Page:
A new report from the Financial Action Task Force (FATF) states that Iceland needs to improve their grasp of money laundering and terrorist financing, and to coordinate better with domestic authorities in this regard.
The report (PDF) offers plenty of praise for the work Icelandic authorities have been doing when it comes to the country’s anti-money laundering and counter-terrorist financing (AML/CFT) system. However, the country is still lacking in certain areas.
“Between 2008 and 2015, Iceland demonstrated a high level of cooperation and coordination as they focused almost exclusively on the financial crimes and complex cases surrounding the 2008 banking collapse,” the report states in part. “But, this did not extend to anti-money laundering and counter terrorist financing, which has not received sufficient attention as a result.”
Icelandic authorities have a “fragmented understanding of AML/CFT risks”, FATF contends, and knowledge of what red flags to look for varies from institution to institution.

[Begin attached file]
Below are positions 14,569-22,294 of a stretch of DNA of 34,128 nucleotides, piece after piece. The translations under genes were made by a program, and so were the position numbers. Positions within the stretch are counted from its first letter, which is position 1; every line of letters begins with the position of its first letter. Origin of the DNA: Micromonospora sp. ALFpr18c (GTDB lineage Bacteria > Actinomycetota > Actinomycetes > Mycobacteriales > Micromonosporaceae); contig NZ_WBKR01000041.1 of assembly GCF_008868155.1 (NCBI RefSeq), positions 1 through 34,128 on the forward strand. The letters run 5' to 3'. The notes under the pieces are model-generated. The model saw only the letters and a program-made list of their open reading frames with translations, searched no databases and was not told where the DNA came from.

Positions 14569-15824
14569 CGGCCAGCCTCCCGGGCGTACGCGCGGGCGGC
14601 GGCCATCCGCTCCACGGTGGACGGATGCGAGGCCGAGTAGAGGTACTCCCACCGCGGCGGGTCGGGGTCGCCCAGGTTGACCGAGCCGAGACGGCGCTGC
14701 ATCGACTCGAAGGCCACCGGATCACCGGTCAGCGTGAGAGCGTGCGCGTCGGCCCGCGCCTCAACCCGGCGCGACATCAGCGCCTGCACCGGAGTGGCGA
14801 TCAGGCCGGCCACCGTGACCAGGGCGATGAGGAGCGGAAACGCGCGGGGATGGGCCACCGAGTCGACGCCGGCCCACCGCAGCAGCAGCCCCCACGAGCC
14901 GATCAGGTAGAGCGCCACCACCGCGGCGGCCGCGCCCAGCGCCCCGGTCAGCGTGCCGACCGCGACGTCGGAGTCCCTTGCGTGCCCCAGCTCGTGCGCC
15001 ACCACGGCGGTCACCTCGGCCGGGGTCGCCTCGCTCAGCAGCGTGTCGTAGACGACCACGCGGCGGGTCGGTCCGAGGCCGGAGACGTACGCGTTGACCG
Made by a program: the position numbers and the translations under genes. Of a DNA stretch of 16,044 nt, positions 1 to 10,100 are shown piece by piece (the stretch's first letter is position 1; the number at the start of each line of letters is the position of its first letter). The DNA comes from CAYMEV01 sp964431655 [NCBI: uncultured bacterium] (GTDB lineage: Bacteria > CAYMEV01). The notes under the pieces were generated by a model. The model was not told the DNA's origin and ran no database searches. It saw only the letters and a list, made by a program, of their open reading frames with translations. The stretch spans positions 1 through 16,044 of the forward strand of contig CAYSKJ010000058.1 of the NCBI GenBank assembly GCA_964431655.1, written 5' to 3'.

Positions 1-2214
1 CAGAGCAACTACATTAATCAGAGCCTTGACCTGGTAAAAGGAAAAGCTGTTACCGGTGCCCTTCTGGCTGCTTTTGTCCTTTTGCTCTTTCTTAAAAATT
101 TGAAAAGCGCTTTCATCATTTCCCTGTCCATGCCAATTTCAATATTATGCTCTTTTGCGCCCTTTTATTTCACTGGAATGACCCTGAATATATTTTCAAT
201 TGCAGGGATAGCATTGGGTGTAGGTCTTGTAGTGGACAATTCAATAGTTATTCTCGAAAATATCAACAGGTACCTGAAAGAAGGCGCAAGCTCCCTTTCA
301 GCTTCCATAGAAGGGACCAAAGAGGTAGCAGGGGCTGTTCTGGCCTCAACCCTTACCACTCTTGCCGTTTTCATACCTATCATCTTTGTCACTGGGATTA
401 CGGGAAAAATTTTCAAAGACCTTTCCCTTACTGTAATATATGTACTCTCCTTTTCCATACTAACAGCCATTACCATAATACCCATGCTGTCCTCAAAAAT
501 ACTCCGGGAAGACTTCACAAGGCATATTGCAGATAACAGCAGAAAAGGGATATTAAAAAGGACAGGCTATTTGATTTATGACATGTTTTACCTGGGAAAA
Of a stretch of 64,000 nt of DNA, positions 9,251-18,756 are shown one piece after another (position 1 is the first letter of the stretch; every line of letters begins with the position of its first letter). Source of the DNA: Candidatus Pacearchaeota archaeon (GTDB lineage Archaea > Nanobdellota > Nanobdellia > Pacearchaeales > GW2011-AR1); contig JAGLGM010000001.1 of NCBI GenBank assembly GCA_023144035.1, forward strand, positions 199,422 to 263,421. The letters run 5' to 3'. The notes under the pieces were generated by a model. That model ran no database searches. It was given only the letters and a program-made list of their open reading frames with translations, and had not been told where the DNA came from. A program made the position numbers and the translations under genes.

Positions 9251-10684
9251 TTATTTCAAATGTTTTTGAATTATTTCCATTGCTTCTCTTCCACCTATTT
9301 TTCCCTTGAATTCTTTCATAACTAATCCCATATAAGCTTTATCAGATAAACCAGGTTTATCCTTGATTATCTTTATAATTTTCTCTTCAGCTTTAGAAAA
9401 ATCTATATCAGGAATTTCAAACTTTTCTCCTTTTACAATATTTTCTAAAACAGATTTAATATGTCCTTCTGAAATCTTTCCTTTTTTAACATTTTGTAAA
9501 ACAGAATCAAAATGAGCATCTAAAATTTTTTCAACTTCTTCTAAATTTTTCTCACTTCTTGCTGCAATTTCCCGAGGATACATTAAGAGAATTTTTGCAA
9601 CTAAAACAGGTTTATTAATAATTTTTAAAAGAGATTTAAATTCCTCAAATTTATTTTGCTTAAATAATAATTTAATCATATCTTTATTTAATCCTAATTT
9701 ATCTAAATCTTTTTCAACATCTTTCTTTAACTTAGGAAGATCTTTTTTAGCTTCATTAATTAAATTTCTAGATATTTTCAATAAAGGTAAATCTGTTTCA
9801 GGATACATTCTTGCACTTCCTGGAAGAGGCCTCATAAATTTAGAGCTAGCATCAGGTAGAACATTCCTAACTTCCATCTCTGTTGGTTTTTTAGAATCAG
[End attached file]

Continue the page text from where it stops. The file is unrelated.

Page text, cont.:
“With the exception of the three large commercial banks in Iceland, the financial sector and non-financial businesses and professions have a poor understanding of the money laundering or terrorist financing risks to which they are exposed,” FATF says. “These private sector entities have limited awareness of their AML/CFT obligations and report very few suspicious transactions in light of the risks present.”
While Iceland “must use its ability to coordinate domestic authorities and put practices in place to strengthen its efforts to tackle money laundering and terrorist financing”, FATF did note that Iceland has “demonstrated a commitment to take the necessary action to do so and the FATF welcomes the steps that country has already taken since that time.”